While virtual reality may still be in its infancy, the billion-dollar industry looks to continue growing in the coming years, and it will be interesting to see its potential influence on esports.

Jan 17 2017 - 10:33 pm

These are the first four teams confirmed for the IEM World Championship

Eight teams will be competing at one of the largest international League of Legends events.
Sam Nordmark
Writer at @dotesports
Photo via Riot Games

Half of the teams slated to compete at one of League of Legend's largest international events in 2017 have been announced.

The IEM World Championship will once conclude at IEM Katowice in Poland in March after roughly four months worth of competiton across three international events. Eight teams in total will be attending the event. Earlier today ESL revealed the first half that are slated to compete at the event.

The first four teams that will attend are Europe's H2K and Unicorns of Love, North Americans Cloud9 and lastly the Eastern European M19 squad, which was formerly known as Albus NoX Luna.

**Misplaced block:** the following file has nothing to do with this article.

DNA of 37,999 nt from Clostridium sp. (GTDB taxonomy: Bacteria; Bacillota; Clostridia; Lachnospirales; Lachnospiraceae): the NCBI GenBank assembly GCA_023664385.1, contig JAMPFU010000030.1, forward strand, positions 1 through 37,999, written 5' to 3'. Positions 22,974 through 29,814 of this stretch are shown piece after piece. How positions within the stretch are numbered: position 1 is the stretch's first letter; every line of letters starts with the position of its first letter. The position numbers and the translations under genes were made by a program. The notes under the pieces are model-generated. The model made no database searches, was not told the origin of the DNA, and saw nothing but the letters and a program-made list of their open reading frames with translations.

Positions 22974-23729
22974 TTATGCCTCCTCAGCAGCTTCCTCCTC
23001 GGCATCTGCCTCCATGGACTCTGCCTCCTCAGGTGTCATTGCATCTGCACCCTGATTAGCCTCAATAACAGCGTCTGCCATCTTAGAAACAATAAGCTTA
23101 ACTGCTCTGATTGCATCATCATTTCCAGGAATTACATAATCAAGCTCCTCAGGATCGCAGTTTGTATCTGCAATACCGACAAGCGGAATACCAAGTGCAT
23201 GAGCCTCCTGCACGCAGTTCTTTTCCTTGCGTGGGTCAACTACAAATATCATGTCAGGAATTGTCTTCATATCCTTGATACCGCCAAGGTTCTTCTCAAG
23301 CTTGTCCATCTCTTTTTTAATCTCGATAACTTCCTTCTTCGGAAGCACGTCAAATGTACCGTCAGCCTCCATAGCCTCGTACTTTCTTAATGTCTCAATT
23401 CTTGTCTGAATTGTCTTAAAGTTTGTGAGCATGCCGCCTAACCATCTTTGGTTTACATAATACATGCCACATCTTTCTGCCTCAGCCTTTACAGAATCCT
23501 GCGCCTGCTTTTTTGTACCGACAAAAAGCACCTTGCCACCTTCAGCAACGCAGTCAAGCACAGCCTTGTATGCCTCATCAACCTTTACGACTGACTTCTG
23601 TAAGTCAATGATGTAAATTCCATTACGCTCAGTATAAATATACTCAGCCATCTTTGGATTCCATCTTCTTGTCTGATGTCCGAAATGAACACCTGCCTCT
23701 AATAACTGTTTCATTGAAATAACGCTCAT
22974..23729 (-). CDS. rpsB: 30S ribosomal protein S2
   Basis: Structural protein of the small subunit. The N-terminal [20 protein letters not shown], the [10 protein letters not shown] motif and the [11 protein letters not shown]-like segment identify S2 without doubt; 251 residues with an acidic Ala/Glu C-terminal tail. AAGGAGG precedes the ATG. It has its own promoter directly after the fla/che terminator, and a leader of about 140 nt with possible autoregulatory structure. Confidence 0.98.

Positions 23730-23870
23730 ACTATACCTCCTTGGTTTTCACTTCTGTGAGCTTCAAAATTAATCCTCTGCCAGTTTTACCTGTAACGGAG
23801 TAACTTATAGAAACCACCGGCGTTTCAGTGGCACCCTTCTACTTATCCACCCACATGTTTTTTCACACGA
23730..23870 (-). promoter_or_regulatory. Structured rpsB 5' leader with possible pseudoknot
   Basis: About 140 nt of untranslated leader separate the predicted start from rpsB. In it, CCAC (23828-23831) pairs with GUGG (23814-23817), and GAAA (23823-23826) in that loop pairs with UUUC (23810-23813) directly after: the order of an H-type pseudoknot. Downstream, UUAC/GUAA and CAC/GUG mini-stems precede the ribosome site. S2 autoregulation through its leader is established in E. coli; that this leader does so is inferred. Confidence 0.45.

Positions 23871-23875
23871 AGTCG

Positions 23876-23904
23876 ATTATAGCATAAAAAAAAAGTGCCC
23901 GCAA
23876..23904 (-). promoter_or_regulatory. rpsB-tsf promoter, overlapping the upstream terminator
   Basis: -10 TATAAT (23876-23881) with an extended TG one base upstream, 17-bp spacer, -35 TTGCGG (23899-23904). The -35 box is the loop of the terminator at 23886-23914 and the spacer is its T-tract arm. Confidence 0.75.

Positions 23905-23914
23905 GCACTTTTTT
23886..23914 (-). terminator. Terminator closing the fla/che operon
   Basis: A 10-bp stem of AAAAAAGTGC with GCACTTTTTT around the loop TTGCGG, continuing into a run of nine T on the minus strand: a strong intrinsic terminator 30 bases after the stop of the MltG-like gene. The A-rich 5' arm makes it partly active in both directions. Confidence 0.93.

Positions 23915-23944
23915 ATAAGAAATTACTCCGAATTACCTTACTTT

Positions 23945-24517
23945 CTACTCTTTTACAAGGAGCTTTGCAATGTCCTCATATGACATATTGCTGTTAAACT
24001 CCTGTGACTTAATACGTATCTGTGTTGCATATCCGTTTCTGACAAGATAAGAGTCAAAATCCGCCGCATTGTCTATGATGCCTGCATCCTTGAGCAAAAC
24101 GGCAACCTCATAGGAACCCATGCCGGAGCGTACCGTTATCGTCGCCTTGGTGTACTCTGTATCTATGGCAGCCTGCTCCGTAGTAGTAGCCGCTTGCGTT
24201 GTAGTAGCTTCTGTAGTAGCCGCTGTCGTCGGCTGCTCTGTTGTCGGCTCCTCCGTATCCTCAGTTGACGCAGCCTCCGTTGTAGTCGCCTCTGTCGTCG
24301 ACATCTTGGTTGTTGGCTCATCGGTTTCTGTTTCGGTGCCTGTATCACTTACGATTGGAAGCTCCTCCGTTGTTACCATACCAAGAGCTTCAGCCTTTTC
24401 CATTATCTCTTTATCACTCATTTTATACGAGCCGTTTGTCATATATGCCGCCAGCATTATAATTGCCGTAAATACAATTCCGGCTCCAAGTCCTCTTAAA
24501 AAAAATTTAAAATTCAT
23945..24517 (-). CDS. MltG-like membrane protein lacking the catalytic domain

A majority of teams attending the event have been invited based off of their performance in the 2016 League World Championship. Additionally the victors at IEM's events in Oakland and Gyeonggi, which were won by Unicorns of Love and Samsung Galaxy respectively.

Reigning world champions SKT T1 and Chinese supersquad EDward Gaming have also secured invites to the event after reaching the quarterfinals of the 2016 World Championship, but have not confirmed their participation yet.

Eight teams will be competing at the event in total, though the final contestants are yet to be decided. None of the competitors representing the East Asian League Master Series were able to advance from the group stage. They also failed to qualify through IEM Oakland or Gyeonggi.

The IEM World Championship will take place from Feb. 22 to 26.